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ATHENS – Train services in Greece resumed Wednesday for the first time since a deadly rail disaster three weeks ago, and just a day after the embattled conservative prime minister announced early elections for May.
The Feb. 28 head-on collision, the deadliest in the country’s history, killed 57 people and left dozens injured, with nine still hospitalized.
Prime Minister Kyriakos Mitsotakis, whose center-right government has been struggling to regain its footing after the crash, said late Tuesday said he would hold elections in May ‒ a month later than initially expected ‒ but did not give an exact date.
Greece must hold elections by July when the government’s term expires.
Since the crash, the government’s lead in opinion polls has roughly halved to as little as three points over its main left-wing rival.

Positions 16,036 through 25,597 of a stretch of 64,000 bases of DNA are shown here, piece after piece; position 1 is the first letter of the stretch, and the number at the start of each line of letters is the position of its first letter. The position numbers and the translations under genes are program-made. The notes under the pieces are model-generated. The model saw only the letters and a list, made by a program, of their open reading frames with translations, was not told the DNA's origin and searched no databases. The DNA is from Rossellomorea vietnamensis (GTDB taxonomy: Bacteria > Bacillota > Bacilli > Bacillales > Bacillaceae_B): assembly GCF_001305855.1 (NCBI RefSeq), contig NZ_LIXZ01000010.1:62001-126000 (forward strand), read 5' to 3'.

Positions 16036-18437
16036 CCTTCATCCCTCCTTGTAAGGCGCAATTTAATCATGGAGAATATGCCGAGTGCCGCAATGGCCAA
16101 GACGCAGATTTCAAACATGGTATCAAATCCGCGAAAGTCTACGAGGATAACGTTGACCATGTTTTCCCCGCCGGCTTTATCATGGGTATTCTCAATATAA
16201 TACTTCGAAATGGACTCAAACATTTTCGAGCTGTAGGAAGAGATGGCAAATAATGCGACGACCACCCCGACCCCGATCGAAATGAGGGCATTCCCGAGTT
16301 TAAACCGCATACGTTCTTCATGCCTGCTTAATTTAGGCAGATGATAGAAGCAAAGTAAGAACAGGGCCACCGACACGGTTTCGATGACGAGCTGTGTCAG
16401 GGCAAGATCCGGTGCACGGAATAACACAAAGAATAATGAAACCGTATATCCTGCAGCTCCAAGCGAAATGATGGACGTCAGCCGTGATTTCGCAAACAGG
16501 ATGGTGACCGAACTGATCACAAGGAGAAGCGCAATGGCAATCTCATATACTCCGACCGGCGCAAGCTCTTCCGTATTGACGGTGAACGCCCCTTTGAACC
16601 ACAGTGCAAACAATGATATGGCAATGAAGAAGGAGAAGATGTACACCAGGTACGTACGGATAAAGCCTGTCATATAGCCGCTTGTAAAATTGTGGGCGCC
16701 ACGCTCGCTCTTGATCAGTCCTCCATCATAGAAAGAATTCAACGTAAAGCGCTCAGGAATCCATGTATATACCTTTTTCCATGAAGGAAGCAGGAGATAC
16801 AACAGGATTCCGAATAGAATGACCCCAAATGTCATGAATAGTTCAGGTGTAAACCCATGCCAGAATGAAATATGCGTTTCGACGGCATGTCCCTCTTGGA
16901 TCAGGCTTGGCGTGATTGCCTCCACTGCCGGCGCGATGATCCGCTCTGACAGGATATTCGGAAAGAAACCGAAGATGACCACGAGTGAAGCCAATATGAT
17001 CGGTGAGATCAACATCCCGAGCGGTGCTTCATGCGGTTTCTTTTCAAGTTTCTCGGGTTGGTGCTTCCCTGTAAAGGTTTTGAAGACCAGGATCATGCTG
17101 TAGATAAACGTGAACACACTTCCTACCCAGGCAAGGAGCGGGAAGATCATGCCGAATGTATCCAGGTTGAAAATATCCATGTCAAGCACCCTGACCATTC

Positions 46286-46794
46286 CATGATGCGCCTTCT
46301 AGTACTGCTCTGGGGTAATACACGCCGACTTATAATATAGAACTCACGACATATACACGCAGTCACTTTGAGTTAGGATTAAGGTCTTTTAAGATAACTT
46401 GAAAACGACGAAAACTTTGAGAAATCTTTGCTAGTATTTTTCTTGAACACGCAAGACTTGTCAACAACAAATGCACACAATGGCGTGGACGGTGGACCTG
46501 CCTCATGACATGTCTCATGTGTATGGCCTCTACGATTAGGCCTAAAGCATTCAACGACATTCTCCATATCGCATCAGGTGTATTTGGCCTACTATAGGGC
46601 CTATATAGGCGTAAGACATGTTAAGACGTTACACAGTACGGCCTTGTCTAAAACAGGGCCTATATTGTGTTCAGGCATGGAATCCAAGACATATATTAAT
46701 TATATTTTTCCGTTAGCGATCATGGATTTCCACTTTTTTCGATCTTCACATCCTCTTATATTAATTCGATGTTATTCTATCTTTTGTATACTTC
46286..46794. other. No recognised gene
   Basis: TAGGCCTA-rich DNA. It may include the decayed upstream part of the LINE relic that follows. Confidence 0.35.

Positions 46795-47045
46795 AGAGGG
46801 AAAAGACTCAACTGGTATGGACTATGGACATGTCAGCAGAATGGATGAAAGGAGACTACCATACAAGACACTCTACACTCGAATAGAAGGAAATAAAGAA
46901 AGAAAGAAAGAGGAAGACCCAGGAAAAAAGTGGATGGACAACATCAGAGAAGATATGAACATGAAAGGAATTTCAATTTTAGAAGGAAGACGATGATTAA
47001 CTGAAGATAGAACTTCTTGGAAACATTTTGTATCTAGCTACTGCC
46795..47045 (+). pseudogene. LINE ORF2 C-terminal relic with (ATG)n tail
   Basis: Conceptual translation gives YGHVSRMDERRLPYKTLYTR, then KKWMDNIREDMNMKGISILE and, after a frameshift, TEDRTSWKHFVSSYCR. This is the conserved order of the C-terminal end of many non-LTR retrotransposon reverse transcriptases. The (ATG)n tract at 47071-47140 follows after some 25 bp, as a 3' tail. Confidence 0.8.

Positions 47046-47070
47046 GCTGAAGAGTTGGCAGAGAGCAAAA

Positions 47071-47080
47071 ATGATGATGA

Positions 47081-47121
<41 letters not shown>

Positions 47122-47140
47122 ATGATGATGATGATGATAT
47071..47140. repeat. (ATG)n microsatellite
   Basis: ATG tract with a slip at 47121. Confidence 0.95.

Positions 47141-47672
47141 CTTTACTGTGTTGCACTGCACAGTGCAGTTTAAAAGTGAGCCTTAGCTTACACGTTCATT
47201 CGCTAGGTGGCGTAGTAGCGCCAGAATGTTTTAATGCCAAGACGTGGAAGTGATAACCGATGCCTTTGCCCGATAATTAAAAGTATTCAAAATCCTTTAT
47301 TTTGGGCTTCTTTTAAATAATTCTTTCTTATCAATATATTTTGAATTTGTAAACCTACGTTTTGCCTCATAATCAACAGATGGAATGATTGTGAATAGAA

“It was a tragedy that should never have happened. It is inconceivable to think that in Greece in 2023 there could be two trains on the same track, traveling in opposite directions, and that no one realized it,” Mitsotakis said in the interview with private Alpha television where he discussed the election date.
“I believe people, while feeling anger and rage, understand that this accident resulted from the sum of mistakes made over many decades. We now have an obligation now to deal with them drastically … We feel a heavy responsibility.”
National and suburban train services restarted only along limited sections of the rail network, with additional train and station staff and compulsory speed reduction points at areas where the potential for a collision is considered higher.
The first train of the day was the 04:45 a.m. service from Athens to Inoi, 60 kilometers (37 miles) to the north. The suburban rail service from Athens to its international airport was also restored.
Full services will resume on April 11, including railway transportation between Athens and Greece’s second-largest city, Thessaloniki.
The deadly collision between a passenger train on the Athens-Thessaloniki route and an oncoming freight carrier highlighted long-standing problems with systems to monitor network safety.
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